The broad backlash against Trump’s vision of the GOP across the diverse, metro-based emerging America could provide Democrats unified control of government for the first time since 2010. It could also underscore the growing difficulty Republicans will face attracting majority support in elections to come.

And yet even a decisive Democratic win would not guarantee that the party can actually implement its policy agenda. As if laying sandbags against the coming demographic wave, Republicans have erected a series of defenses that could allow them to impede their rivals—even if demographic and social change combine to more clearly stamp Democrats as the nation’s majority party in the years ahead. And that could make the 2020s the most turbulent decade for America since the 1850s, when a very similar dynamic unfolded.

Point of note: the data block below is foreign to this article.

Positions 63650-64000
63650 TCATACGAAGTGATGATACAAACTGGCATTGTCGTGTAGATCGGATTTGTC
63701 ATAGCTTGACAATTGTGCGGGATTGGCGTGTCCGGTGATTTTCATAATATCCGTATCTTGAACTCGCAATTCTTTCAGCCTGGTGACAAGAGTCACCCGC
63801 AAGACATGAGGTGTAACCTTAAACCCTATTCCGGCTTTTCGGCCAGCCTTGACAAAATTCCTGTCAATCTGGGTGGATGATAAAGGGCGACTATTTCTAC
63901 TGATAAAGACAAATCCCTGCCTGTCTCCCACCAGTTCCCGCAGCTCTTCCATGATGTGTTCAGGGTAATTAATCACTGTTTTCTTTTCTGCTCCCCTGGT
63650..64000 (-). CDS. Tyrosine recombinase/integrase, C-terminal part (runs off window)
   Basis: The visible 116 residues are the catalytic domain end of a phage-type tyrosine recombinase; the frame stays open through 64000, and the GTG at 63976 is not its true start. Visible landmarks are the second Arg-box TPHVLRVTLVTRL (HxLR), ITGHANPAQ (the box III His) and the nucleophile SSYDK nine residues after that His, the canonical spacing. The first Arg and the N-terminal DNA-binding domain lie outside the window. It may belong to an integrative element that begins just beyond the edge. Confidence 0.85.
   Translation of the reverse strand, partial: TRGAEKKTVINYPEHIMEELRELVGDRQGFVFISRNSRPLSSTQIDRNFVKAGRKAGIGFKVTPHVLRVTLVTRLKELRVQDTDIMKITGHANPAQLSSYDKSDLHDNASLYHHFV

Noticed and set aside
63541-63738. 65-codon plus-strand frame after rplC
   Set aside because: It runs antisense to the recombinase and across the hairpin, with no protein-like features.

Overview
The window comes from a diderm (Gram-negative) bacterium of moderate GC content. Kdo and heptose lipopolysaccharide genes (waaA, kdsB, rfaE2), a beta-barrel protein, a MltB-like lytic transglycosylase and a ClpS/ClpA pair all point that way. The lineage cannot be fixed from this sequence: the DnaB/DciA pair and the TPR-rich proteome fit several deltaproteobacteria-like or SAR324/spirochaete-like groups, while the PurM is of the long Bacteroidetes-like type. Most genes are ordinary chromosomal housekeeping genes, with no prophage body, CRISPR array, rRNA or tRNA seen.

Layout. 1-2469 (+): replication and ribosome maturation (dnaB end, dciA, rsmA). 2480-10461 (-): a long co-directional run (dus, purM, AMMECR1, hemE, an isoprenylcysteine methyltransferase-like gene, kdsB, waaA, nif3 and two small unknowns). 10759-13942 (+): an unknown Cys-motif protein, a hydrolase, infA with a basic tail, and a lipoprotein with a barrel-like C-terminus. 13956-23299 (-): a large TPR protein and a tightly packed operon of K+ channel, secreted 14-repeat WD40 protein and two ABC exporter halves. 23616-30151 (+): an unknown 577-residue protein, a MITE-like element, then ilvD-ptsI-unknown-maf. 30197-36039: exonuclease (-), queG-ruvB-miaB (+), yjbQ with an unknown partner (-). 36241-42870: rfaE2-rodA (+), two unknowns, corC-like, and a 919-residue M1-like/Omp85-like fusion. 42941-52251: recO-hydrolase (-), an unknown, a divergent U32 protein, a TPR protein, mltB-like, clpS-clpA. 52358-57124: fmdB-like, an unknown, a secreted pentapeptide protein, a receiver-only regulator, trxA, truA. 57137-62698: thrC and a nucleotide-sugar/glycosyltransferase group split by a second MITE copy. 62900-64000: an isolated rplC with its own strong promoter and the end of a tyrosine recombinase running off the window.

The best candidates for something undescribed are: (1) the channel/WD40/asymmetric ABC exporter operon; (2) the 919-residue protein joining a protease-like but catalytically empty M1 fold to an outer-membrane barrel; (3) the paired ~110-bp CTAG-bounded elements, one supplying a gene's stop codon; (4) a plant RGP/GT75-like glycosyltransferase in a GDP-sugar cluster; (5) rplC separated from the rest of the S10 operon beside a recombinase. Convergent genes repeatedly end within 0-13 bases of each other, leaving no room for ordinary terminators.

Donald Trump didn’t start the electorate’s re-sorting along the lines of transformation and restoration, but he has made the process vastly more intense and venomous. Throughout his divisive, belligerent, and norm-breaking presidency, Trump has governed as a wartime president for red America, with blue America—not any foreign nation—as the adversary.

In both rhetoric and policy, Trump has positioned himself in almost unrelenting opposition to the emerging America—from demonizing cities as dirty and dangerous to eviscerating Obama’s climate-change agenda. When the coronavirus pandemic initially exploded in blue states and cities, Trump feuded with Democratic governors and mayors and threatened to withhold federal aid when they criticized him. Likewise, when the death of George Floyd prompted enormous racial-justice protests nationwide, Trump disparaged the Black Lives Matter movement as a “symbol of hate,” deployed federal law enforcement into Democratic-run cities over the objections of local officials, and, through his Justice Department, even explored bringing criminal charges against several Democratic mayors for failing to act more aggressively against protesters.